Benzene – Have You Been Unknowingly Exposed?!?
Benzene is a natural constituent of crude oil, and is one of the most elementary petrochemicals. It’s a very important component for producing other types of chemicals such as styrene and phenol. Benzene also has a dark side; it is extremely carcinogenic and can become deadly upon human inhalation and absorption. Many people are often unknowingly exposed to the threat of inhaling Benzene and are at an increased risk of developing cancer and other types of diseases that are associated with the chemical compound. Many years of research and study have proven that specific groups are at an increased risk of exposure based on personal hobbies and occupation. This is because benzene was an undisclosed ingredient in many glues, paints, paint thinners, and many oil-based solvents used to clean metal and hard surfaces. And these are just a few of the many products which cause benzene exposure in the home.
Many career maritime workers have also been unintentionally exposed to potentially toxic and carcinogenic substances during the course of their job. One of the more deadly substances they are exposed to is Benzene, which is regularly found in large amounts in many cargoes on shipping vessels. When benzene is held in large amounts on shipping vessels, it has been known to escape the containers and affect the crew. Many ships transporting Benzene are regulated and require certain levels of safety, such as the crew learning the hazards and the preventative measures required when transferring, transporting, or storing Benzene cargoes. Unfortunately, Benzene still inadvertently escapes from containers and gets inhaled by much of the crew who handle the containers. If you’ve held a maritime job exporting, importing, or otherwise moving containers of petroleum-based solvents, there is a high likelihood of you being accidentally exposed to harmful chemicals such as Benzene.
Another group of people who could have been unknowingly exposed are those who live or were around chemical spills, be it in the ocean on an oil rig, or on land at a chemical plant. One of the more recent chemical spills was in Texas City, Texas in 2010; BP estimated that at least 538,000 pounds of chemicals and compounds — including at least 17,371 pounds of benzene — were released from the refinery during the 40-day period that the spill was uncontrolled. This shows the huge amounts of Benzene and other harmful chemicals that can be released unto an unsuspecting public. Criminal charges were eventually filed against BP stemming from these releases.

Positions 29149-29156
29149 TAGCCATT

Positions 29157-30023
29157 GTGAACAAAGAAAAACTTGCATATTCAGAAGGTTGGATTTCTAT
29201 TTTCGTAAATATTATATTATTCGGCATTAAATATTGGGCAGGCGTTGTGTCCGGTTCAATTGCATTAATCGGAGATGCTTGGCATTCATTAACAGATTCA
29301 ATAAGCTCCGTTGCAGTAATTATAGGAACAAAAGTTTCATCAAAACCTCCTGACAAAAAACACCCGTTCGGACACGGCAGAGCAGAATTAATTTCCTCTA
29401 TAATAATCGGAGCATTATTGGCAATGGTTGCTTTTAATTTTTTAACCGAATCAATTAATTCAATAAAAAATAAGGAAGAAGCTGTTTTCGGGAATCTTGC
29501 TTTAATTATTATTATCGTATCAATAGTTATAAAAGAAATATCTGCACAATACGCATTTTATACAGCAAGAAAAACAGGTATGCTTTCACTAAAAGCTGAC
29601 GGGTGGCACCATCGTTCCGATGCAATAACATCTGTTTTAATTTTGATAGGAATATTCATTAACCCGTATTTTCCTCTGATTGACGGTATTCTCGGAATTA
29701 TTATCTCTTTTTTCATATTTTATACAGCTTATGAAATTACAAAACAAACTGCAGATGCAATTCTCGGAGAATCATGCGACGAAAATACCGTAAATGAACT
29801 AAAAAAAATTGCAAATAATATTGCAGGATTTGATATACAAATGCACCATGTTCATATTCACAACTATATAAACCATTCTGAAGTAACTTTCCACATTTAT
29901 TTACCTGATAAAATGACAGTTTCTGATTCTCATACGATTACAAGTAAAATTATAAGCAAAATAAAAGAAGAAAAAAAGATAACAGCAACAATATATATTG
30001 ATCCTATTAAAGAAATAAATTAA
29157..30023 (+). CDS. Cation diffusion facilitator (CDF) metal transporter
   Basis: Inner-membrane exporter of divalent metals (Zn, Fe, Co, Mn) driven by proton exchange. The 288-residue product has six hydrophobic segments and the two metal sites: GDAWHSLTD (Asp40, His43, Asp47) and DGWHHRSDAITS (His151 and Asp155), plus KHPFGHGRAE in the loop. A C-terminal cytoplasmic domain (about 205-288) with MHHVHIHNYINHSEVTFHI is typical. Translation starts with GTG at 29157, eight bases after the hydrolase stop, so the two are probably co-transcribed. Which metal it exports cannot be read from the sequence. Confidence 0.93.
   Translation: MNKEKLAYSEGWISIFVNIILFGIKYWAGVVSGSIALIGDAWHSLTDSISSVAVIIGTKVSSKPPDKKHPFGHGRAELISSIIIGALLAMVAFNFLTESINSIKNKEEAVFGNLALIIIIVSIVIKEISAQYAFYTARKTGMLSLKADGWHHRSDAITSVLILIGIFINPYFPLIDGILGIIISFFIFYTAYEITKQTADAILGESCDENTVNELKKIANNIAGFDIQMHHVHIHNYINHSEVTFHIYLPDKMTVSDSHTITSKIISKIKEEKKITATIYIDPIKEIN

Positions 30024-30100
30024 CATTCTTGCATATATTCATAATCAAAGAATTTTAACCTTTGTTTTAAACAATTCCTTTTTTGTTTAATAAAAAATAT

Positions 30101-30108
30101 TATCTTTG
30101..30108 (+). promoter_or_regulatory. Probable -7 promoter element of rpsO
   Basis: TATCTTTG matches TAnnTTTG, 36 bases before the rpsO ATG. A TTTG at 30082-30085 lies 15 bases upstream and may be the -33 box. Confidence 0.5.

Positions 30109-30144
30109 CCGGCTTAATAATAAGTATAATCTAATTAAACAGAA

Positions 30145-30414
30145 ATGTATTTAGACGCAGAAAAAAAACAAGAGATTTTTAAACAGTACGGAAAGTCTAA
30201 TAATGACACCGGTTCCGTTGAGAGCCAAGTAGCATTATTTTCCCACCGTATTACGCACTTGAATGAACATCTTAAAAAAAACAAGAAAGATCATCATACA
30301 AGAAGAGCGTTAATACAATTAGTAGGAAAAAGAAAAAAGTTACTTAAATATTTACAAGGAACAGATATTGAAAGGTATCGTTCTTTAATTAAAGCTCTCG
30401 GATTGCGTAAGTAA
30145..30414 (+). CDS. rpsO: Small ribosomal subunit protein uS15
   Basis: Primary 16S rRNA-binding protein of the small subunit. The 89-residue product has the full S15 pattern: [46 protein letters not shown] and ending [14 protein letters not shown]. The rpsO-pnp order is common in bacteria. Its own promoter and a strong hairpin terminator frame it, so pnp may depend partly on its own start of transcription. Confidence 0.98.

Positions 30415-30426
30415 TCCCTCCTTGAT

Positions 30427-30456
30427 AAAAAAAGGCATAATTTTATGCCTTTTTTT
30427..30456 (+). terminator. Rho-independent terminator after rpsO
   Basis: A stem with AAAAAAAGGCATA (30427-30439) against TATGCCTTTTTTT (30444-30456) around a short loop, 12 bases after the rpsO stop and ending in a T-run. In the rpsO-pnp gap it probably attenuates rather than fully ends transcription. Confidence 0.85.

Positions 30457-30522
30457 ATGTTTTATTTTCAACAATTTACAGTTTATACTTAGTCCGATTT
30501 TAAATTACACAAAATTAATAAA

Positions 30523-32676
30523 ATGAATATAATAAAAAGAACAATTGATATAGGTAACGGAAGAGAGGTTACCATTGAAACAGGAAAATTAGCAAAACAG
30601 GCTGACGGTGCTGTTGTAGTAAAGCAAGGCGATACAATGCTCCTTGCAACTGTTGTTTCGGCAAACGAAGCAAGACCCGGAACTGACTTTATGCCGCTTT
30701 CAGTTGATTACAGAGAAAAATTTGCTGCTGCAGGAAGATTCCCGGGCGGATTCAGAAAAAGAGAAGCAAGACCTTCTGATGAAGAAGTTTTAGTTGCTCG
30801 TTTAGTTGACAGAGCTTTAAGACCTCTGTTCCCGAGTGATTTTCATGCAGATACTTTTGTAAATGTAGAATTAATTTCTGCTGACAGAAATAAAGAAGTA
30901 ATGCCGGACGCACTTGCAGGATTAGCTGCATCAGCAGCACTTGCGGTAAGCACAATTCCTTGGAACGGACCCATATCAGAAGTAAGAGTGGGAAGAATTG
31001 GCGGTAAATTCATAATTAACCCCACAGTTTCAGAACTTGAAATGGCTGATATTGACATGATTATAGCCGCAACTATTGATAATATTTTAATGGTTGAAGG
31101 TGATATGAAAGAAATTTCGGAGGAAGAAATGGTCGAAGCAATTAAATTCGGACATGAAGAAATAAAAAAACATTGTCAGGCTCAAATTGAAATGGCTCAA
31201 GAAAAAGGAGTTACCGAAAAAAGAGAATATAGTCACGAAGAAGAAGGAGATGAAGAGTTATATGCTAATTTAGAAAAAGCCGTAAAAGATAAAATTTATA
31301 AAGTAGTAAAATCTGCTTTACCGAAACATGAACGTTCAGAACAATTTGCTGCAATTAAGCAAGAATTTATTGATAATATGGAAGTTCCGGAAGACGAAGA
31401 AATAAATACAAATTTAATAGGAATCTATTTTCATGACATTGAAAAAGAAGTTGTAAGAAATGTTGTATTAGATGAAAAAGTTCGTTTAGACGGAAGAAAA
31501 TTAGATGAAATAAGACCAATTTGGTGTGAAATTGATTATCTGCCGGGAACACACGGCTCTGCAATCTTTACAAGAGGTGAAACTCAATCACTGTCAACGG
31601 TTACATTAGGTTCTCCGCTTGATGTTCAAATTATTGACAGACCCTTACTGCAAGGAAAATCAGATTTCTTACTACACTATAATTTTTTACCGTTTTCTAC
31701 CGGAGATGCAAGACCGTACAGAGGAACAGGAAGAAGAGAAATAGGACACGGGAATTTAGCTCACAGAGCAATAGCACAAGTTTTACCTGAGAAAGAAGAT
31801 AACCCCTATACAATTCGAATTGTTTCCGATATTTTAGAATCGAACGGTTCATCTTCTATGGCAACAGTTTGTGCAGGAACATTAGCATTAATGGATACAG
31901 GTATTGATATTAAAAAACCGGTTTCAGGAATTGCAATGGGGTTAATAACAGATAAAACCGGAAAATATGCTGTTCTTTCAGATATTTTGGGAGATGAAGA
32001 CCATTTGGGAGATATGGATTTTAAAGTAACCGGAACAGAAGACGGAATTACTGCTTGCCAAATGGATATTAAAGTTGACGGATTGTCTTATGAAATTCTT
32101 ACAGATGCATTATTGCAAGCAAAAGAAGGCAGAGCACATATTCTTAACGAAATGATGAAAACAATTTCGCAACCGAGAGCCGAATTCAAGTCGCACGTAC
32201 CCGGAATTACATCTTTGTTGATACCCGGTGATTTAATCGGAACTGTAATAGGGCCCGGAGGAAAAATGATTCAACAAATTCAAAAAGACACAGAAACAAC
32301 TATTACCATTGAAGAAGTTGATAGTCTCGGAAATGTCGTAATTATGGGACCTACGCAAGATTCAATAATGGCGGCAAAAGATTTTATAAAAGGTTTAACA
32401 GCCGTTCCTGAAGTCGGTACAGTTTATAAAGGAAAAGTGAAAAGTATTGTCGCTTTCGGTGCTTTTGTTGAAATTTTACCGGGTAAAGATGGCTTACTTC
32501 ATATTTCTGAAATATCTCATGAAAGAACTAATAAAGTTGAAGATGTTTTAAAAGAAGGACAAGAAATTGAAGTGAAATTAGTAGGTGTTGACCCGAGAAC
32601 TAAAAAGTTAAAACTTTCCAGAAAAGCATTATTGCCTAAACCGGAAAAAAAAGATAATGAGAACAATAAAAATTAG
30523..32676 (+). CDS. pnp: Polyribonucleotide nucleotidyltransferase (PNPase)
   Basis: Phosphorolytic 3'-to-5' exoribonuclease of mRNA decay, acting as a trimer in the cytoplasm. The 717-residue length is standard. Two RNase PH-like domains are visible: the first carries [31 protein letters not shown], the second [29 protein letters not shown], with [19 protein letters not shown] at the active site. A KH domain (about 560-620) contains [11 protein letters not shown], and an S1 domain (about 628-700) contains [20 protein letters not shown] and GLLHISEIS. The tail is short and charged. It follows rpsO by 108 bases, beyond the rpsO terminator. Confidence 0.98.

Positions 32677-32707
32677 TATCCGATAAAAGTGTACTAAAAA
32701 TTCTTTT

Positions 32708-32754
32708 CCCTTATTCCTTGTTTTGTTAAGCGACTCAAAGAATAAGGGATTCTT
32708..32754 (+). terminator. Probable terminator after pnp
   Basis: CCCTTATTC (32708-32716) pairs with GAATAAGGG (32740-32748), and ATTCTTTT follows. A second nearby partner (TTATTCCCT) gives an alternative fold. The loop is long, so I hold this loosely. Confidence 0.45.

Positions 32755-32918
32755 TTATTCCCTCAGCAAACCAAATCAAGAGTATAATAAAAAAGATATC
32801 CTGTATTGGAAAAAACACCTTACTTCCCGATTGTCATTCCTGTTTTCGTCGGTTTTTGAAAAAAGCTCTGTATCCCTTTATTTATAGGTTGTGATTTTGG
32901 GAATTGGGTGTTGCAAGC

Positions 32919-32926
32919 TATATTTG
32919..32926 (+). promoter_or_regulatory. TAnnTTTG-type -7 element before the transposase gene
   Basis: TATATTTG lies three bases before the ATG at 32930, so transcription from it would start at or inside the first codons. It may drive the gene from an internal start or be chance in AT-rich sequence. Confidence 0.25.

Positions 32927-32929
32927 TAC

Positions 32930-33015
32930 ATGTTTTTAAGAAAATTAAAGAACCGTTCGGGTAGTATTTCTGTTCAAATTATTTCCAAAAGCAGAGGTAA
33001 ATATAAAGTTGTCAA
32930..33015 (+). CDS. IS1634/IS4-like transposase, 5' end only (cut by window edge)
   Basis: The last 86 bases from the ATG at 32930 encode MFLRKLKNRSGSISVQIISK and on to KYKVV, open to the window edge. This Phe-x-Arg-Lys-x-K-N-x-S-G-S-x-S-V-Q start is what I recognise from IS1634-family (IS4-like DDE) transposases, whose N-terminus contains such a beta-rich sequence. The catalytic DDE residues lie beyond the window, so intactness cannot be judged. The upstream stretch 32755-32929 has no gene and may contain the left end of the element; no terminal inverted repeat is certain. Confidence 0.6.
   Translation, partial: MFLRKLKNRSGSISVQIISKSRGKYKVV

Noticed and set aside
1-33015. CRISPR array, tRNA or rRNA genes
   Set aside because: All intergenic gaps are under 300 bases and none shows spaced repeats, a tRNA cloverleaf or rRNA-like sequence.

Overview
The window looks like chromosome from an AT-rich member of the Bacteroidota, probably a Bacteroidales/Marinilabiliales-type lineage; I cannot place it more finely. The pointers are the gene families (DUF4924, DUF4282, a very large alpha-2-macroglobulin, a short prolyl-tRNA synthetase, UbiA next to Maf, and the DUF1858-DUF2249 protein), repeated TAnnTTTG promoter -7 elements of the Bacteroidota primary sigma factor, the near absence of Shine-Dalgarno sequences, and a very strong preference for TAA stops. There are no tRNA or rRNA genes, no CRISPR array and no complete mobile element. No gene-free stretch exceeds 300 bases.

During the uncontrolled leaks from the BP Texas City plant, many people did not understand the risks associated with the uncontrolled release of hazardous chemicals. The effective range of how far the Benzene spread was roughly a five mile radius. The common thinking was that people in the affected area of a plant spill would know the risks involved and act accordingly, but it seems that the opposite is true. During the BP chemical spill, roughly 17,000 people were in the affected radius around the plant, but only 500 citizens who were affected took any course of legal action against BP. The remaining affected occupants did not take any action against BP because they ‘felt like the chemical spill was harmless and had no effect on their daily lives’. This kind of thinking causes more harm to the community than does the actual spill. To date, there have been an estimated 900 cases of disease caused by inhaling Benzene and other chemicals caused by the BP chemical leaks. That’s 5% of the affected area population; in simpler terms you have a 1/20 chance of contracting a life threatening disease if you are in the affected area. This goes to show that people in the affected area are at an extreme risk of contracting diseases related to the chemicals released.
Obviously a relatively small percentage of the population has been in an affected area of a chemical spill or has even worked a nautical job. But there is still a risk for everybody else, even those who work white collar jobs or sit at an office desk daily. Benzene has been detected at high levels in indoor air, particularly air that is being shared by a high number of people in a relatively small space. Equally important, building materials such as paints and adhesives contain high amounts of Benzene. Levels of Benzene are also higher in homes with attached garages than in those with detached garages. Basically people who spend more time indoors have a greater exposure to Benzene than those who work or spend a lot of time outside.
Many people are at a risk of being negatively affected by Benzene, but are not aware of its existence in their daily routine. A more precautionary and informative approach is crucial in trying to reduce the levels of exposure people are subject to every day. If you believe you have a Benzene-related illness such as leukemia, lymphoma or multiple myeloma, you should find immediate help in getting the compensation you deserve.